Note: Plant shown in the photograph
is a representative of the species and does not show the
plant that will be purchased.
Definitions: Bare-Root: Shipped without pot and soil. *Potted: Shipped planted in a 3" pot with soil.
|Cephalotus follicularis is found only in one place in the world: the southwestern coastal regions of Australia. Like most carnivorous plants, this plant only grows in swampy or boggy ground.
Back in stock after a multi-year absence! LIMITED SUPPLY AVAILABLE
The Cephalotus are planted in a pot with double plant. All will be shipped potted in a 2 1/4 x 3 inch pot. Read
|Availability: IN STOCK
| Price: $59.99
Cephalotus follicularis is found only in one place in the world: the southwestern coastal
regions of Australia. Like most carnivorous plants, this plant only grows in
swampy or boggy ground. There are two common names used for this plant, the (Western)
Australian Pitcher Plant and the Albany Pitcher Plant. Cephalotus come from the
Greek word "kephalotus", meaning headed ? this is referring to the anthers of the stamen. The second
part "follicularis" referring to a small bag or pod ? the leaf trap.
This plant has two types of leaves. The first type is oval-shaped and is non-carnivorous,
and these are produced in the spring. Then around September and October the carnivorous
leaf grows. The pitcher (trap) looks very different from the flat, non-carnivorous leaf.
It grows up to 5 cm (2 inches) in size ? see drawing and photos below.
Like many carnivorous plants, it uses nectar glands,
colour and tricks to get its prey. The trick part is the
use of translucent grooves on the lid that over hangs the
trap. The nectar glands are around the mouth of the trap
on sharp, inward pointing ribs, which also stops the prey
from coming out after falling into the liquid inside. Another
feature of Cephalotus is an overhanging lip or collar on
the inside of the pitcher. This stops any insect from crawling
out, not only due to its shape but also its slipperiness.
The inside of the trap is light green in colour, whereas
the outside is a deep maroon in a mature trap. Digestive glands
are found in two areas inside the pitcher.
grown in full sunlight are smaller than those grown in
shade or indirect sunlight, but they have a beautiful red
or maroon coloration, which is absent on those grown in
diffuse light. To get large plants with red coloration,
grow the plants in indirect light to obtain robust plants
and then, gradually expose plants to stronger light to
develop the dramatic coloration. When growing Cephalotus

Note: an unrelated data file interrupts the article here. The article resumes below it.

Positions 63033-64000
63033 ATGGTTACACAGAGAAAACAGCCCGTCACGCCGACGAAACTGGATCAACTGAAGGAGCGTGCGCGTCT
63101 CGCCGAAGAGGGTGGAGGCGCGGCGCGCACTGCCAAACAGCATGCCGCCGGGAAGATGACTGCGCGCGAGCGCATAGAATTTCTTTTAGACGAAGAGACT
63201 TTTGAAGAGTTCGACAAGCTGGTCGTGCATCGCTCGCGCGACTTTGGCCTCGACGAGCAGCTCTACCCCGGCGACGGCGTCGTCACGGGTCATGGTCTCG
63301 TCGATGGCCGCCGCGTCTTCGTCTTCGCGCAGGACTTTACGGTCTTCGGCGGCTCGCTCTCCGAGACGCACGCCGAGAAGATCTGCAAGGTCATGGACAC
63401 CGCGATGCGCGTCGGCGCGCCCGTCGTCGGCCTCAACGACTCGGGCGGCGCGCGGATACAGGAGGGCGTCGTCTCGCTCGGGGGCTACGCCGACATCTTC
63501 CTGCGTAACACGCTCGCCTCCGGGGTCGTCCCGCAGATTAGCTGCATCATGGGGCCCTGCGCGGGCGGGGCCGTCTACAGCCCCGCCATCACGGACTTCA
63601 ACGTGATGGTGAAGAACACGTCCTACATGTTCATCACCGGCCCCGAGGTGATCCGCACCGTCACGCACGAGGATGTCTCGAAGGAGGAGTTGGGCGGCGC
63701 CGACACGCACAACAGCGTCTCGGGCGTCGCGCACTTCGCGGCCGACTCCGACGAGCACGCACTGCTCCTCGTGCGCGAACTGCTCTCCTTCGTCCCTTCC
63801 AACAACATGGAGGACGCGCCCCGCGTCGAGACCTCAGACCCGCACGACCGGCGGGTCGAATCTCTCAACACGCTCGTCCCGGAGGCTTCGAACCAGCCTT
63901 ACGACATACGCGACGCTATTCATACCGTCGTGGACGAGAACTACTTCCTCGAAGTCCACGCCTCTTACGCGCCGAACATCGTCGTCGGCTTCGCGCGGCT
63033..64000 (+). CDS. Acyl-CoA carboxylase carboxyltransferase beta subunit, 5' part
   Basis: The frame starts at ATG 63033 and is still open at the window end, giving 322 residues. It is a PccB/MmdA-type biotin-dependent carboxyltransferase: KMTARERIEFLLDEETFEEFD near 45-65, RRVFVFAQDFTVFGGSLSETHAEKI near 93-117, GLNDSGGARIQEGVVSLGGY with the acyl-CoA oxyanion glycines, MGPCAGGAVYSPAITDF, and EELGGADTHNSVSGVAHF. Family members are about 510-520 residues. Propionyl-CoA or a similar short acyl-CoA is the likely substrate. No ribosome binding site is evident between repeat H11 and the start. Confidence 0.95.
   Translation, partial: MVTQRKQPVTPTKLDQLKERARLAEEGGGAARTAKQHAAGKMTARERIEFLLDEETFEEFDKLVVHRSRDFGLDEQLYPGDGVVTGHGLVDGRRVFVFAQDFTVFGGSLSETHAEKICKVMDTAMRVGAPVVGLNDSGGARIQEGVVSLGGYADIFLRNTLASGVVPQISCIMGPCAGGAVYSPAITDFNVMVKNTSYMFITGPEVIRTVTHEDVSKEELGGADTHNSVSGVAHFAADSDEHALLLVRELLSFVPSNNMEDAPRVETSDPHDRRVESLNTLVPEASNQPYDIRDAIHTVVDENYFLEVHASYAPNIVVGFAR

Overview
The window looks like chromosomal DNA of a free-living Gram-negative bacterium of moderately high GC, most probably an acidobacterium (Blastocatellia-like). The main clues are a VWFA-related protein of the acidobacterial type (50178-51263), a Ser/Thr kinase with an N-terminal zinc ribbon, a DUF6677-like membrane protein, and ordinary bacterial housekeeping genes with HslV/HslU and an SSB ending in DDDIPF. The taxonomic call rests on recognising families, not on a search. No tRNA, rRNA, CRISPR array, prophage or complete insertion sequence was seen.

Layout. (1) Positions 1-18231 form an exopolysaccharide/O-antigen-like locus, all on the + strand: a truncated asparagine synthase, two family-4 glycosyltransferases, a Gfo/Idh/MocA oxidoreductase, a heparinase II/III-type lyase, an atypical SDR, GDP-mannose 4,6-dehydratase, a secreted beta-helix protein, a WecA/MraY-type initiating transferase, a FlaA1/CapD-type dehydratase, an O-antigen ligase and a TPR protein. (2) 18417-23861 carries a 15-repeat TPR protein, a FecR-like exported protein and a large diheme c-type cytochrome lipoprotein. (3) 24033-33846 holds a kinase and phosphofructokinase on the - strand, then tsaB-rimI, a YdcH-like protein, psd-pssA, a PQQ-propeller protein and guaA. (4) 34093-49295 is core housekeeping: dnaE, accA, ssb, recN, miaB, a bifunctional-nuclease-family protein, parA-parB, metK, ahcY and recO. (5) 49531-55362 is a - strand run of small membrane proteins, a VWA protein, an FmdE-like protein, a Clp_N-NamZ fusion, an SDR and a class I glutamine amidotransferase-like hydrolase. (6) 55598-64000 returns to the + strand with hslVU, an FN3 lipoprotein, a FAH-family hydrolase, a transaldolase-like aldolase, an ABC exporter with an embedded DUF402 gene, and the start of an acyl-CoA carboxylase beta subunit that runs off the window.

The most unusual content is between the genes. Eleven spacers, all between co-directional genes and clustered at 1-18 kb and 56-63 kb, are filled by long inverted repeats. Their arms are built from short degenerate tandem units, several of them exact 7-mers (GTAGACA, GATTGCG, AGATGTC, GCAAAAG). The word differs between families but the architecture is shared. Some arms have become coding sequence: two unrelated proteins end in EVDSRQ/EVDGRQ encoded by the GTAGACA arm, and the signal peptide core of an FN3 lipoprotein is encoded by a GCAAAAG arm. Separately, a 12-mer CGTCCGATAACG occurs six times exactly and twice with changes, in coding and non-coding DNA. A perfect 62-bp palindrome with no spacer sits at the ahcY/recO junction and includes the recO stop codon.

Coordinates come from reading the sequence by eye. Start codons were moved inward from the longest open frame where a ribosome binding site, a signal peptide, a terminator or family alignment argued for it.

under artificial lights start with 1000-1500 foot-candles
with a 12-16 hour day.
If you don't have enough access
to sufficient sun, purchasing a plant
light or a grow
light will work wonders.
Water: Do not allow Cephalotus to dry
out completely. They benefit from moist media and occasional
flooding to wash away any accumulated salts. Use relatively
clean water such as rain, distilled or purified water.
Tap water can be used in many localities if the water
is low in salts. Low levels of chlorine do not seem to
be a problem.
Humidity: This should be from about
65-90%, with 85% being close to optimal.
Temperature: Range from 38-95?F. Plants
can survive a light frost. Cephalotus will grow well
at constant temperatures of 70-85?F the year round. In
their native habitat, temperatures are lower in winter
than in summer.
Planting Mixes: The potting media should
be peat moss or sphagnum moss or a combination of both.
Care must be taken when repotting to handle the roots
and rhizomes carefully avoiding any damage to either.
If dividing the plant is required then the media should
be drenched with a good fungicide (preferably systemic)
after repotting. Once a plant is established it can be
quite hardy and tolerate a wide range of conditions but
to maintain good growth the best conditions possible
are required. A plant can grow from a minute division
to a 15cm cluster of 5cm traps in under 2 years but this
is rare and can only occur in perfect houses
Feeding: Feeding is usually not needed,
but adding a few small insects every few months can be
beneficial. You may use very diluted Miracid? fertilizer
in the pitchers. Use 1/4-1/3 teaspoon of Miracid per
gallon of water and put about a tablespoon of this solution
in a few pitchers every month or so. Do not fertilize the root
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